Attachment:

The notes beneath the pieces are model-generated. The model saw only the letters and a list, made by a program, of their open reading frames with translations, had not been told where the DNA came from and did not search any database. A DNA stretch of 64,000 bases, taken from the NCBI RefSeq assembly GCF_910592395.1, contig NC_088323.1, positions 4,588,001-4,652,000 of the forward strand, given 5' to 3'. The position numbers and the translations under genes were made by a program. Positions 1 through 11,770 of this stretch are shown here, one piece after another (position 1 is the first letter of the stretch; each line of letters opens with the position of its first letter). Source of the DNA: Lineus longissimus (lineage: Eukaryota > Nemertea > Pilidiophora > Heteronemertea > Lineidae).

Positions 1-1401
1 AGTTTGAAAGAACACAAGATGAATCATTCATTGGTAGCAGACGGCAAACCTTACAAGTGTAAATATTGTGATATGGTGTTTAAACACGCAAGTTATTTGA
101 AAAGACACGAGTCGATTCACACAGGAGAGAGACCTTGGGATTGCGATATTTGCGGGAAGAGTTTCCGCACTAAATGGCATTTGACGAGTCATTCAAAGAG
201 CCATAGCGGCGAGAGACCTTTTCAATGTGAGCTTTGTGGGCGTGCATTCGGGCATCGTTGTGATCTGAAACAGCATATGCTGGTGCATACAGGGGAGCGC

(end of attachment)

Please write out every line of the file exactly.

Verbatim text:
The notes beneath the pieces are model-generated. The model saw only the letters and a list, made by a program, of their open reading frames with translations, had not been told where the DNA came from and did not search any database. A DNA stretch of 64,000 bases, taken from the NCBI RefSeq assembly GCF_910592395.1, contig NC_088323.1, positions 4,588,001-4,652,000 of the forward strand, given 5' to 3'. The position numbers and the translations under genes were made by a program. Positions 1 through 11,770 of this stretch are shown here, one piece after another (position 1 is the first letter of the stretch; each line of letters opens with the position of its first letter). Source of the DNA: Lineus longissimus (lineage: Eukaryota > Nemertea > Pilidiophora > Heteronemertea > Lineidae).

Positions 1-1401
1 AGTTTGAAAGAACACAAGATGAATCATTCATTGGTAGCAGACGGCAAACCTTACAAGTGTAAATATTGTGATATGGTGTTTAAACACGCAAGTTATTTGA
101 AAAGACACGAGTCGATTCACACAGGAGAGAGACCTTGGGATTGCGATATTTGCGGGAAGAGTTTCCGCACTAAATGGCATTTGACGAGTCATTCAAAGAG
201 CCATAGCGGCGAGAGACCTTTTCAATGTGAGCTTTGTGGGCGTGCATTCGGGCATCGTTGTGATCTGAAACAGCATATGCTGGTGCATACAGGGGAGCGC